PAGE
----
Further review and meta-analysis by Chang et al 58 reinforced the findings of Laver et al. 57 Specifically that less severe OA benefits more from PRP, and PRP is likely to be superior to hyaluronic acid for functional outcomes and have longer duration of action (up to a year).

A case series by Ko et al 59 (level 4) has even shown L-PRP can significantly reduce chronic low back pain in patients with sacroiliac joint (SIJ) instability when injected under ultrasound guidance into the SIJ, lasting up to four years (CMS 59).

Acute muscle injuries

A systematic review and meta-analysis of six RCTs assessing the effectiveness of PRP in reducing return to sport times, demonstrated that when taking into account all six studies, the return to sport time was significantly shorter (by 7.17 days) in the PRP group (CMS 67). 60 However, when only the double-blinded studies or studies including only hamstring injury were included in the analysis, no significant difference was noted. In addition, re-injury rates were similar between PRP and controls across studies. There were no significant differences regarding pain, muscle strength, flexibility, muscle function or healing (on ultrasound scan or magnetic resonance imaging). 60 Two studies used P-PRP, two used L-PRP, and two did not document PRP type. These findings suggest that when return to play as early as possible is the primary motivation (such as for professional sport) it can be worth using PRP. However, the results are varied and the type of PRP best suited is unknown.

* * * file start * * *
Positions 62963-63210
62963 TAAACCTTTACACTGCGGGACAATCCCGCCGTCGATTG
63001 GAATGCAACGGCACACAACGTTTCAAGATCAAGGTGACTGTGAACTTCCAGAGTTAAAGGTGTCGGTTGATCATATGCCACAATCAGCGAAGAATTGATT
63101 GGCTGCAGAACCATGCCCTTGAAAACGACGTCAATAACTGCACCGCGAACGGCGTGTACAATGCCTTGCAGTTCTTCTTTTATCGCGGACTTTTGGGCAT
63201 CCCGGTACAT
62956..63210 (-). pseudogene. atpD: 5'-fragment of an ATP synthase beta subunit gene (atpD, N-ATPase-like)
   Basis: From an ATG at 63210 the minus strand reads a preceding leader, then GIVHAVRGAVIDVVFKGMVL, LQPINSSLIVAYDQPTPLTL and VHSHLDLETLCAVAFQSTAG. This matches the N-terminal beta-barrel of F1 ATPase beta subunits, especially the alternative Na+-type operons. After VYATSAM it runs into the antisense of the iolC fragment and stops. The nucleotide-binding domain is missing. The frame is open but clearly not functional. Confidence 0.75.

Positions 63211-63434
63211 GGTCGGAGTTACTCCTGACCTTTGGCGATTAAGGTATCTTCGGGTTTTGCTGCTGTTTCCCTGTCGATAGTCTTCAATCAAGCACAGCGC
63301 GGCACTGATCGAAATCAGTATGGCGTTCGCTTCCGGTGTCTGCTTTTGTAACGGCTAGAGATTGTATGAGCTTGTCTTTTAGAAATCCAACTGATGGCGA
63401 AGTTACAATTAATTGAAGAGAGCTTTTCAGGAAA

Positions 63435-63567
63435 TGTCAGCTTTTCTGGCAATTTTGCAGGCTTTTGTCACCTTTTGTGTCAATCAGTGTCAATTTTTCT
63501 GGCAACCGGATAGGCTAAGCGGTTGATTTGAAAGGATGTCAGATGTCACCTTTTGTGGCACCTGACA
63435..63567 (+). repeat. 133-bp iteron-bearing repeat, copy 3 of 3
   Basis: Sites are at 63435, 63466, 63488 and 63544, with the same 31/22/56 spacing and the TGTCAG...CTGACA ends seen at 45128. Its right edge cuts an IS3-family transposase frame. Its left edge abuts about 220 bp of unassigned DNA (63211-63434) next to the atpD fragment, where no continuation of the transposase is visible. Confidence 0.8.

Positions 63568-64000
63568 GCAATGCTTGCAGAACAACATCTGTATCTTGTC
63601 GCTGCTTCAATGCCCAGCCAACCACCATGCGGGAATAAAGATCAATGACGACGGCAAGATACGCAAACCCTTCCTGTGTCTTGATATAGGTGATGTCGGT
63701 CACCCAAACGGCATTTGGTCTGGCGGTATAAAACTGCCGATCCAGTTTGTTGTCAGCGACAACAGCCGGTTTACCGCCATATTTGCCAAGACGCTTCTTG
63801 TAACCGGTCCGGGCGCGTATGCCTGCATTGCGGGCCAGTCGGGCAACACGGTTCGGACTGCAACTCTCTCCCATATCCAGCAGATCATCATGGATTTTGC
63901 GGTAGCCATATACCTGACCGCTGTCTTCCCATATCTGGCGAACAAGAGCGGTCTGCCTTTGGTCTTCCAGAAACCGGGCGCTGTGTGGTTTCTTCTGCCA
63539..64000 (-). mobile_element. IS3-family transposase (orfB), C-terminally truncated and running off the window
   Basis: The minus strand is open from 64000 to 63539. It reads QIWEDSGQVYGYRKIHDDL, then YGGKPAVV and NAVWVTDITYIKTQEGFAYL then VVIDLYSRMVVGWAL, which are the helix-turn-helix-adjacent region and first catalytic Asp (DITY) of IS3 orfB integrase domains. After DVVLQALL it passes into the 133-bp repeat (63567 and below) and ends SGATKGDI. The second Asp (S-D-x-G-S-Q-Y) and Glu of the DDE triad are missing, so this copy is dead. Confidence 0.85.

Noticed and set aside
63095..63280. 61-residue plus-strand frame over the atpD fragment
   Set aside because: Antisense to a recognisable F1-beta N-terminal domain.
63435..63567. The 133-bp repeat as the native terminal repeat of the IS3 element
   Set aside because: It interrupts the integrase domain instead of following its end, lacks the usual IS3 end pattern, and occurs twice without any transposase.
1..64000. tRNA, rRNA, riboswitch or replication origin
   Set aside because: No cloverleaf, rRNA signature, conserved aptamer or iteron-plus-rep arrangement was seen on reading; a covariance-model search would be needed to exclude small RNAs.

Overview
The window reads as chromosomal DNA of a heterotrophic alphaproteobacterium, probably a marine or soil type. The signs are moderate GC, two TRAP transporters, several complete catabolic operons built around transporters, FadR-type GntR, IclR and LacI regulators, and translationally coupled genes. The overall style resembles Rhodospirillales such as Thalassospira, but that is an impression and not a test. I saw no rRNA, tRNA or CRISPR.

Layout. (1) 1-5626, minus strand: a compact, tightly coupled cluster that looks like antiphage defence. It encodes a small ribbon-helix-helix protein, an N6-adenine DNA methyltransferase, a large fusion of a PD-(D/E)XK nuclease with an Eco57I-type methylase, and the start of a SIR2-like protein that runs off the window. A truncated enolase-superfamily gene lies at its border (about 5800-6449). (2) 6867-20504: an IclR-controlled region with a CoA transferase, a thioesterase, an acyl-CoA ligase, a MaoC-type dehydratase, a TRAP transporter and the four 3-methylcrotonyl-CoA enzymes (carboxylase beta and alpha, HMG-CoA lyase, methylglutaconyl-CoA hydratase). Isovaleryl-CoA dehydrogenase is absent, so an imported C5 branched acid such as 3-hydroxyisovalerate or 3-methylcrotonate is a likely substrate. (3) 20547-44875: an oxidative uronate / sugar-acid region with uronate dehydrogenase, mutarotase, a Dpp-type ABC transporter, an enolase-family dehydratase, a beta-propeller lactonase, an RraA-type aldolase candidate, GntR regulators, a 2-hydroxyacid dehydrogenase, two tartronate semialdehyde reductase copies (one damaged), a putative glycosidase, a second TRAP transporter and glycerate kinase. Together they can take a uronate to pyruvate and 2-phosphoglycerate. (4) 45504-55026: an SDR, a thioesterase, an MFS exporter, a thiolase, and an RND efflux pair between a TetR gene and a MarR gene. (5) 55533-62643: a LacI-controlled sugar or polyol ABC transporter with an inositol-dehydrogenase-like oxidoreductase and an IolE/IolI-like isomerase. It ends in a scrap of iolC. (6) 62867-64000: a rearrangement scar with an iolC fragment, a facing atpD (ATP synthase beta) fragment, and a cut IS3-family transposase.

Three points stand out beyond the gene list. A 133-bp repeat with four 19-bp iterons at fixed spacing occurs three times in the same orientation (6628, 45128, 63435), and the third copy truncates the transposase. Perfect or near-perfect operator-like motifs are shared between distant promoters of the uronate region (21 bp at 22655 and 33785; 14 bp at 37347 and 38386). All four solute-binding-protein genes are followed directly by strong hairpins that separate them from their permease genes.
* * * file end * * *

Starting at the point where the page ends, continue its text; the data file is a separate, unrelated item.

Surgical augmentation

Multiple studies have looked at the use of PRP as an augmentation for surgery to expedite healing and recovery time. The majority of studies assessing this are focussed on rotator cuff repair and anterior cruciate ligament (ACL) surgery. Cohn et al 61 reviewed five RCTs assessing the effect of PRP versus no treatment in conjunction with rotator cuff repair. Only two of the studies showed any benefit. Randelli et al 62 demonstrated less pain in the early post-operative period and increased strength of external rotation at three months post-operatively in the L-PRP group (CMS 76). Interestingly, subgroup analysis of grade 1 and 2 tears showed greater strength of external rotation from 3 to 24 months post-operatively, suggesting milder tears may benefit more from L-PRP. Jo et al 63 looked at PRP efficacy in large rotator cuff tears and found that re-rupture was 20% lower in the PRP + surgery group compared with surgery alone, as well as the overall shoulder function being significantly better (CMS 73). However, the type of PRP used was not described. The other RCTs showed no significant differences in peri-operative morbidity, clinical outcomes of structural integrity between PRP + surgery and surgery alone. Two of the studies used P-PRP while the other did not specify the PRP classification. Overall, these results show L-PRP may be of benefit in rotator cuff repair. A 20% reduction in large tear re-rupture is certainly worth the addition of PRP. However, the type was not documented. Interestingly, of the three RCTs showing no benefit with these tendon injuries, two used P-PRP and the other was unspecified.

A systematic review of nine RCTs and two cohort studies assessing PRP use in ACL surgery 64 (level 3) showed there is evidence that adding PRP to the graft or tunnels could be beneficial in expediting graft maturity (CMS 60). Seven studies used L-PRP, two used P-PRP and two did not document PRP type. Similarly to muscle injuries, where early return to play is a crucial, these finding suggest the addition of PRP during ACL reconstruction may be of benefit. However, the type of PRP is again unclear.